My parents have had a huge impact on my life! It’s easy to Monday morning armchair quarterback my parents’ mistakes. However, after considering how my siblings and I have achieved success in education and in our professions across the industries, I am determined to analyze how our upbringing influenced our successes. There are numerous contributing factors that I have outlined in several “Parenting Tips” articles like “Talk is Cheap: 8 ways healthy couples set the example for their children.” You can peruse https://parent-child-connect.com/blog or checkout my “Parent Tips” Pinterest board for more information on these articles. Today, I want to reminisce on and share how just a few of my parents’ inspirational quotes inspired me for life!
Some of theses inspirational quotes are more profound. Others seemed meaningless at the time. Either way, they have inspired me and influenced my behavior. Let’s get started!:
Inspirational Quote #1:
“Mommy, Clement and Joshua are messing with me again!” I probably cried and yelled this over one hundred times when I was younger, and Mommy would come to the rescue! That’s right! I would call in reinforcements any time my brothers did something I didn’t like…Until one day, it didn’t work. Instead, my mom left me with the above quote.
Of course I didn’t immediately receive this advice. I just wanted “the enforcer” to come lay down the law! However, I’ve embraced this advice over the years. My mom was telling me two things. Firstly, never allow someone to control your emotions. You have the power to choose your response regardless of what they say or do. Secondly, whether good or bad, people will always have an opinion. You cannot allow others’ opinions to discourage you from pursuing your dreams.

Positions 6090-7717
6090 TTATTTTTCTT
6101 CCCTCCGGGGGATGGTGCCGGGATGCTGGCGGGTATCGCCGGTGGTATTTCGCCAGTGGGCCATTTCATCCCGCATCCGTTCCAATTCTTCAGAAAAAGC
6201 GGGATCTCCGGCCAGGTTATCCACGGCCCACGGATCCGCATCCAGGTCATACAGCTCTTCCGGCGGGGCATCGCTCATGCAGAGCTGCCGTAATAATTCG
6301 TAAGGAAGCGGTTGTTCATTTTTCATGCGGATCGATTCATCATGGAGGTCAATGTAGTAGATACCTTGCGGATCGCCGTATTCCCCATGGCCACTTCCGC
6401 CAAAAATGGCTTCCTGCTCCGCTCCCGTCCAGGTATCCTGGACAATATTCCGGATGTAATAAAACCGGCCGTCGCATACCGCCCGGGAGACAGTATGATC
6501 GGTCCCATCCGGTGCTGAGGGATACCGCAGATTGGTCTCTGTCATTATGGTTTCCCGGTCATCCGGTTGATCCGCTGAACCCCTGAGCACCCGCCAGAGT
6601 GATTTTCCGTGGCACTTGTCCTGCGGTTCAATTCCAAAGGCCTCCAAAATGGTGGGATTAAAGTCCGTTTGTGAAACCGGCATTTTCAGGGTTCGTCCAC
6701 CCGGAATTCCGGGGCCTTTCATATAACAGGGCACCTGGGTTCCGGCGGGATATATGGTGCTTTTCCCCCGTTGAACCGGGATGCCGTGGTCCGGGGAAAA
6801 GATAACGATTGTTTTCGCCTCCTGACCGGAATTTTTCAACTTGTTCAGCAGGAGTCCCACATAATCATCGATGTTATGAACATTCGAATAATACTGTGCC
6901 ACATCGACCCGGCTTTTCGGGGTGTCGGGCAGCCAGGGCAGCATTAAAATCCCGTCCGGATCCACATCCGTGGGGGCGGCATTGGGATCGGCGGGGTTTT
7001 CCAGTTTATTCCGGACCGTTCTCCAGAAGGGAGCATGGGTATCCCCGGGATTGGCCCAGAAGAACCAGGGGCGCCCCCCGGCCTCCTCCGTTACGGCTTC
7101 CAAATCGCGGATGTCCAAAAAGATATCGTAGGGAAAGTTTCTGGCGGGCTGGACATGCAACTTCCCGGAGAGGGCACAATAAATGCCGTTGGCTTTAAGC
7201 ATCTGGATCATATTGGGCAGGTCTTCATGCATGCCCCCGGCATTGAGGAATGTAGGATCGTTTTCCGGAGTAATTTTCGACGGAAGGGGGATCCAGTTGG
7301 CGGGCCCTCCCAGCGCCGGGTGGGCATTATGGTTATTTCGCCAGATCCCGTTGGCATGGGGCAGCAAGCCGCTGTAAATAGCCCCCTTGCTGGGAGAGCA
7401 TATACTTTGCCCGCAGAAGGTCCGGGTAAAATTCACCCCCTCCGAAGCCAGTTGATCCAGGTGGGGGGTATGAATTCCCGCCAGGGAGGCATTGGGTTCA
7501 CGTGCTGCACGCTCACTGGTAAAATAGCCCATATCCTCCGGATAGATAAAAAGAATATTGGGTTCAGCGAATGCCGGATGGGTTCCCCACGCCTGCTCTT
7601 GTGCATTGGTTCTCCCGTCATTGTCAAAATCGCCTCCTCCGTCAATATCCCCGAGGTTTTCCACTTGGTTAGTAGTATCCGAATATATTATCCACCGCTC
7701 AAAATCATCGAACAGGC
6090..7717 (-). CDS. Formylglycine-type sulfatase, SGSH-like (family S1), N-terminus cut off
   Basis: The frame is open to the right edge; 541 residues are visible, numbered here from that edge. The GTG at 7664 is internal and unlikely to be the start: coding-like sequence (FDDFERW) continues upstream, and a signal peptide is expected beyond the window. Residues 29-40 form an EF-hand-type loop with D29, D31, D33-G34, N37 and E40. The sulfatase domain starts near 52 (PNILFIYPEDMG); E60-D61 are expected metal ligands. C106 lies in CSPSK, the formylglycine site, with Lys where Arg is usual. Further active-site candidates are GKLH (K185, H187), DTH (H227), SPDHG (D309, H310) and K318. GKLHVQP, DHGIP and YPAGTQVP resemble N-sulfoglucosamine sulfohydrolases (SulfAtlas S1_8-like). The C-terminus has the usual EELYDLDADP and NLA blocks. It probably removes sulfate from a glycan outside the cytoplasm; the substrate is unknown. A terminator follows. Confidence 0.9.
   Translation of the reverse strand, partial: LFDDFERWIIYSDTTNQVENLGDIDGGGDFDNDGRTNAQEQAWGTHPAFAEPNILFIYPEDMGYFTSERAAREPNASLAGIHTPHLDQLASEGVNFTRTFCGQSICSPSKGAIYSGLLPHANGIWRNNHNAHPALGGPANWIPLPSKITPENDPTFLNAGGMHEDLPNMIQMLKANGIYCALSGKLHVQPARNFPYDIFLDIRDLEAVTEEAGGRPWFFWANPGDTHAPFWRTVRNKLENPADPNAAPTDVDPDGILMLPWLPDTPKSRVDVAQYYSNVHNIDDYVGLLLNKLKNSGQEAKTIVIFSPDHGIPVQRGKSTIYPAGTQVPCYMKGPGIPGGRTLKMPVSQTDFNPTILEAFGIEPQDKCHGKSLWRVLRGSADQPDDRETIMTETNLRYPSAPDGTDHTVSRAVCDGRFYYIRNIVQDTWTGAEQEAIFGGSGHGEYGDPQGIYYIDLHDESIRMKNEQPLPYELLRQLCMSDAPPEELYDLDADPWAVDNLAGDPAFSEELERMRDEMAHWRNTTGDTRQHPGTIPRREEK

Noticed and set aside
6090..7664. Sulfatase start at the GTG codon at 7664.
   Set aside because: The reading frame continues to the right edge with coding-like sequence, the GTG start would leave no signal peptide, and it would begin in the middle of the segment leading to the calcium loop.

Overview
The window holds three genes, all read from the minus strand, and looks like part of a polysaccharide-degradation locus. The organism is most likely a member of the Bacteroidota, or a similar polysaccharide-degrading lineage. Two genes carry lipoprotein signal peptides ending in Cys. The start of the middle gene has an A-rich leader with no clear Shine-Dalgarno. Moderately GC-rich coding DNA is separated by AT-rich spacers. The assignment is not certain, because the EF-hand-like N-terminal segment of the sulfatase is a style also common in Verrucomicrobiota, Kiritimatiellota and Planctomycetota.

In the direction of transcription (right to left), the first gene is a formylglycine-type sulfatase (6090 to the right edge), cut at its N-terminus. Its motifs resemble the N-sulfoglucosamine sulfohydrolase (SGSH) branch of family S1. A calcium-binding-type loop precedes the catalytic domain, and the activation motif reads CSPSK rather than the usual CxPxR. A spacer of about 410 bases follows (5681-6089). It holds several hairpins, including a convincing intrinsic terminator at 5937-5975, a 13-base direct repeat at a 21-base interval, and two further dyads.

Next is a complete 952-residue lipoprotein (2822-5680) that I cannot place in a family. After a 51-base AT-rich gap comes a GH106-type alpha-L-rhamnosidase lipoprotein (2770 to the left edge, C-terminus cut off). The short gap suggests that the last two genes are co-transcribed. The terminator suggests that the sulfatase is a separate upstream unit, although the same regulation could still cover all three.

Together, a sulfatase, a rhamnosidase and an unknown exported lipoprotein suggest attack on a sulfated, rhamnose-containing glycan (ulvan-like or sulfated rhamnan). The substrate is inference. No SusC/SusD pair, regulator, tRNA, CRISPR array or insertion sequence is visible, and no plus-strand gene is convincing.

Inspirational Quote #2:
This story is actually a bit comical. One day, my dad, my brother (Josh), and I took a routine trip to the dumpsters down the street from our house. There’s no trash pickup in the country. You have to transport your own trash to the nearest dumpster. While at the dumpster, my dad parked and we proceeded to unload the trash. There was only one problem; somehow, the stick in our standard truck was knocked out of park into neutral. The truck started rolling! My first instinct was to jump behind the truck to stop it from rolling. (Maybe I watched too many superhero movies growing up.) Of course my dad was not thrilled with that idea, and he quickly commanded me to stop.
Quite honestly, I thought he overreacted that day, but it didn’t take long for me to realize that stepping behind a 2,800 pound pickup truck as it gains momentum down a gentle slope is a terrible idea! Moreover, I learned a couple of things that day. First, immediately springing into action is only good if the action that you spring into produces the desired results. As time permits, observe the situation, and make your decisions based upon logic and fact… Not emotions.
I also learned that some things are out of your control. In the “rolling truck” scenario, I was about to turn a quickly-rectifiable situation into a disaster, because I wanted to control a situation that was not mine to control. Recognize when and where you’re needed before taking action.
Inspirational Quote #3:
I would be a rich man if I had a dollar for every time my mom said some variation of this quote! It was almost like we just didn’t get the simple concept of picking up after ourselves and cleaning up when we were younger. Ironically, none of us like a junky or disorganized house now. In fact, I remember my high school basketball coach calling me out for having pride in the school because I didn’t pass by a piece of trash without picking it up. Likewise, my 8 year old son recently received a “Positive Referral” to the office for doing the same at his school. It’s amazing to see how these lessons transcend generations.